Halifax officer continues appeal to reverse demotion for excessive force
Commission found Const. Matthew MacGillivray used excessive force, was discourteous
An expert in use of force with the Halifax Regional Police says Const. Matthew MacGillivray's behaviour during a traffic stop was both unreasonable and unnecessary.
But during the second day of testimony at Police Review Board hearing, MacGillivray's lawyer suggested the former sergeant was following proper police procedure to protect himself from potential harm.
Const. MacGillivray was demoted from sergeant as a result of how he handled the traffic stop on Highway 102 on Sept. 9, 2015.
Angela Acorn and her husband Graham Labonte of Belle River, P.E.I., were travelling to Fall River, N.S., because Acorn had an appointment with a pain specialist.
In testimony before the Police Review Board they reported seeing then-sergeant MacGillivray swerving between lanes and at one point nearly hitting a highway median.
They followed him for several minutes and eventually passed him at 115 km/h in a 100 km/h zone.
MacGillivray pulled them over and a confrontation ensued.
When Acorn got out the vehicle, MacGillivray restrained and handcuffed her.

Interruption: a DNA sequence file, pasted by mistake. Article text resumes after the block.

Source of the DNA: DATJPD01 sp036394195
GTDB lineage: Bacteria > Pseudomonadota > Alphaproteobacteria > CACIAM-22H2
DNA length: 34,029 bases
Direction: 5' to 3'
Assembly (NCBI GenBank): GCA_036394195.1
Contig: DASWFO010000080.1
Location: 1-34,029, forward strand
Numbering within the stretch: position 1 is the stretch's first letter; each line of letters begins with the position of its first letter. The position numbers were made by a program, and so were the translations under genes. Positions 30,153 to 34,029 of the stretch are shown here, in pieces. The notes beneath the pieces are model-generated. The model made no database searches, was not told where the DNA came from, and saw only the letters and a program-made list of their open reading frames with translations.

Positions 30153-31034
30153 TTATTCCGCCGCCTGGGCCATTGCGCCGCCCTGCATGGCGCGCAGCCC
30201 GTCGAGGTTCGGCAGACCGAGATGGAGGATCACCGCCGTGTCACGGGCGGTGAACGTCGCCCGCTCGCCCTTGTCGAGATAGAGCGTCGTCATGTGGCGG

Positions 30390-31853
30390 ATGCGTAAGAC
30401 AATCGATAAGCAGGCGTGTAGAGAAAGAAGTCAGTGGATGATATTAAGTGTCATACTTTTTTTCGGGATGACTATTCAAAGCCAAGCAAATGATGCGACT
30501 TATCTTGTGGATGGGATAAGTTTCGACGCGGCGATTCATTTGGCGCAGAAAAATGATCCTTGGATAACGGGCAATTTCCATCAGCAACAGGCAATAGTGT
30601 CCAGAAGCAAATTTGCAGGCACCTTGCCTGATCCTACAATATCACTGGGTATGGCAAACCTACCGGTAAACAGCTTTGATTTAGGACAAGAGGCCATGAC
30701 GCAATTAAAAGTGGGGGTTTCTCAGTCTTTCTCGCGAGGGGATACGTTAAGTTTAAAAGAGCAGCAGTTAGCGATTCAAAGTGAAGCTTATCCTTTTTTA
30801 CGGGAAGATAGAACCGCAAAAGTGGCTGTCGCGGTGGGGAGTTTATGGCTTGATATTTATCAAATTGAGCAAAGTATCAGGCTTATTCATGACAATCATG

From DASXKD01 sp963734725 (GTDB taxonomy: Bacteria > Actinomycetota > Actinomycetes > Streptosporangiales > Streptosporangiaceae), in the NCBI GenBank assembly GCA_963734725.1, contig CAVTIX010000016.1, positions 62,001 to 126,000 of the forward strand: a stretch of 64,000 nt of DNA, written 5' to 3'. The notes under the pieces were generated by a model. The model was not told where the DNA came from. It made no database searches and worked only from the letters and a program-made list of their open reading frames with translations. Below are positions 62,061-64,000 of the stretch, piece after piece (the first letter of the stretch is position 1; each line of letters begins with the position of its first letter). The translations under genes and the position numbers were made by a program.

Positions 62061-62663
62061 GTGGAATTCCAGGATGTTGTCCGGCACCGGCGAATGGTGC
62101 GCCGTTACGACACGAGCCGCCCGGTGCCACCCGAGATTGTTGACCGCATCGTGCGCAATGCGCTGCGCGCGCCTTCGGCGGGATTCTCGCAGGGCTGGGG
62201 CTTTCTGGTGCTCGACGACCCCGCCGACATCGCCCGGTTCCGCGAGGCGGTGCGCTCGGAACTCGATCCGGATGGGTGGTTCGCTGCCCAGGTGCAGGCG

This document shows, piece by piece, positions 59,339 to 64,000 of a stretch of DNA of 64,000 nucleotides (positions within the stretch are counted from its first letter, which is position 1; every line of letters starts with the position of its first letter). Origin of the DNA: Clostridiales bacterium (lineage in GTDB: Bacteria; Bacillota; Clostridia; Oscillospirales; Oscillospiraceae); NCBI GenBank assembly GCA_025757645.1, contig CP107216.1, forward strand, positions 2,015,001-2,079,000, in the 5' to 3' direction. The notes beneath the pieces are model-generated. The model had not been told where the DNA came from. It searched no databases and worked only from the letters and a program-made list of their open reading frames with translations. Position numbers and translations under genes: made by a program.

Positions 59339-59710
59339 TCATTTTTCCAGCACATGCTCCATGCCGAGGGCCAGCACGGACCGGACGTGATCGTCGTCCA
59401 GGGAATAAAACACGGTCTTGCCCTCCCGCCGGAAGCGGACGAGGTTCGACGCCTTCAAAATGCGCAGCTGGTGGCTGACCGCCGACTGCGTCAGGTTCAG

When Labonte got out of the car and started recording the scene with his smartphone, MacGillivray unbuttoned the retention flap on the top of his handgun holster.
On Tuesday at the hearing, Halifax Regional Police Insp. Lindsay Hernden called those actions "unreasonable" and "unnecessary." Hernden is an expert in police training in use of force.
He says Labonte's willingness to pull over for MacGillivray shows the couple was being compliant.
He testified MacGillivray's actions was a "marked departure" from police standards.
"The reasonableness of his actions is in question," Hernden said.
Brian Bailey, the lawyer for MacGillivray, questioned Hernden about training manuals that describe traffic stops as situations of "unknown risk," emphasizing a need for vigilance and the motto "Complacency Kills."
Bailey also pointed out that Halifax police policy defines any movement toward an arresting officer as "active resistance."
Acorn and Labonte have filed a civil lawsuit against Halifax Regional Police at Nova Scotia Supreme Court.
The CBC's Jack Julian live blogged the hearing, which is scheduled to continue to Friday.